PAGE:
Scorching July Sets New Records in United States || 2023 July in U.S

Scorching July Sets New Records: Hottest Month Ever Recorded Amid Climate Change Concerns

July has proven to be scorching hot, leading scientists to believe that it is on track to become the hottest month ever recorded, as announced by the World Meteorological Association. This follows the record-breaking temperatures witnessed in June, which was declared the hottest June on record.

©World Meteorological Organization Global daily surface air temperature (°C) from January 1940 to July 2023, plotted as time series for each year. 2023 and 2016 are shown with thick lines shaded in bright red and dark red, respectively. (World Meteorological Organization)

Carlo Buontempo, the director of the Copernicus Climate Change Service, emphasized that these unprecedented heatwaves are part of a worrying trend of drastic global temperature increases. Human-caused emissions are identified as the primary driver behind this concerning phenomenon.

Copernicus, an integral part of the European Union's space program, engages in satellite observations of Earth. The recent monthly record is based on climate reanalysis data, combining on-the-ground observations, satellite data, and climate modeling to provide temperature estimates spanning decades. This approach helps to bridge gaps in the observational record and enables scientists worldwide to assess the impacts of climate change.

According to the data, global mean temperatures on Earth's surface exceeded 62.5 degrees Fahrenheit through Sunday, surpassing the previous record of 61.9 degrees set in July 2019.

Notably, the Southwest U.S. and southern Europe have encountered simultaneous and historic heatwaves this July. An attribution study conducted by weather event probability experts revealed that these extreme heat waves would have been nearly impossible without climate change. Furthermore, a third heatwave in China was found to be an exceedingly unlikely event if not for the effects of global warming.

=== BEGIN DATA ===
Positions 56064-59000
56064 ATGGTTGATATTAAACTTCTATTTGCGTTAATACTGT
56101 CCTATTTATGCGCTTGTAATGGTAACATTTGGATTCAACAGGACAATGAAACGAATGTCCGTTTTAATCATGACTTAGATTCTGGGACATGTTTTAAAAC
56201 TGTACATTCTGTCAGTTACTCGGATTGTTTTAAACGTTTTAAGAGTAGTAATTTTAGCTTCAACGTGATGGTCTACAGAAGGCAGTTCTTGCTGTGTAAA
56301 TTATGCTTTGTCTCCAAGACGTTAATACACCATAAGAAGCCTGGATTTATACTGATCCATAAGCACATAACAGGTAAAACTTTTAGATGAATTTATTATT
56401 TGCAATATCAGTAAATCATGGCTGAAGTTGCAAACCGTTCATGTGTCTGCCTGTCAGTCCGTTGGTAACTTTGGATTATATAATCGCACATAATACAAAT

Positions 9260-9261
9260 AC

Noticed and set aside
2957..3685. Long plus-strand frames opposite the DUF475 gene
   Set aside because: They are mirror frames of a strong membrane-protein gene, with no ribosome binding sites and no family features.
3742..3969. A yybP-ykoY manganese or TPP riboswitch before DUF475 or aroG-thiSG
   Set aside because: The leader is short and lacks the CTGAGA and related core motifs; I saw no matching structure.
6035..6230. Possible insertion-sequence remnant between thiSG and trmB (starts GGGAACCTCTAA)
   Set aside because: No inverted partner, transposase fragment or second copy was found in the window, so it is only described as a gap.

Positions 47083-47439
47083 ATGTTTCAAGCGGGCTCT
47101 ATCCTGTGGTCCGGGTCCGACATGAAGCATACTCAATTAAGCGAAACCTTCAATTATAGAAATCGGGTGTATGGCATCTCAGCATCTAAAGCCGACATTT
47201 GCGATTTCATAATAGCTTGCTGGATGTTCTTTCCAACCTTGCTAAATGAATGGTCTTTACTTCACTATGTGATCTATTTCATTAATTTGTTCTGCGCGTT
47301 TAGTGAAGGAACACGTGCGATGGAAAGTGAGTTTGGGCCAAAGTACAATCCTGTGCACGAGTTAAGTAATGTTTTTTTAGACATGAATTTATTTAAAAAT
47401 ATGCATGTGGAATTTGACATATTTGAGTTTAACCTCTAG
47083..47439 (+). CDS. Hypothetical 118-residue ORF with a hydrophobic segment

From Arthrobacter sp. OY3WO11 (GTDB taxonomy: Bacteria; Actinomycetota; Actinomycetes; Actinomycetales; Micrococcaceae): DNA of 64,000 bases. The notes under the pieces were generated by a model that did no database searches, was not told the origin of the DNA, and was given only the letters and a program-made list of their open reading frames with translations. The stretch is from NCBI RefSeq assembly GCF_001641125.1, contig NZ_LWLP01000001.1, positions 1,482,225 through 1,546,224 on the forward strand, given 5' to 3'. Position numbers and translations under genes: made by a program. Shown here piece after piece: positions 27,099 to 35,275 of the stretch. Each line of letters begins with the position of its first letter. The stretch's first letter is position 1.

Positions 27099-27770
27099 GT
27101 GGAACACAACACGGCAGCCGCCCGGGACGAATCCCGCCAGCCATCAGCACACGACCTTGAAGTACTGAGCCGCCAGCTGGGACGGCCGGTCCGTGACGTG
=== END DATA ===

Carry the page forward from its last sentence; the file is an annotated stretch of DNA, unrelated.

The U.S. has been grappling with extreme weather events throughout the summer, with headlines dominated by record-setting Canadian wildfires resulting in smoky conditions, heavy precipitation causing floods in the Northeast, and exceptionally high temperatures along the Florida coastline.

In light of the widespread and severe impacts of extreme weather experienced by millions of people in July, the World Meteorological Organization's Secretary-General, Petteri Taalas, underlined the harsh reality of climate change and described it as a glimpse of what the future may hold.

It is evident that urgent action is needed to address the escalating challenges posed by climate change. As we witness the consequences of rising temperatures, it becomes increasingly critical for governments, organizations, and individuals worldwide to work collectively and implement sustainable solutions that will safeguard the planet for future generations.

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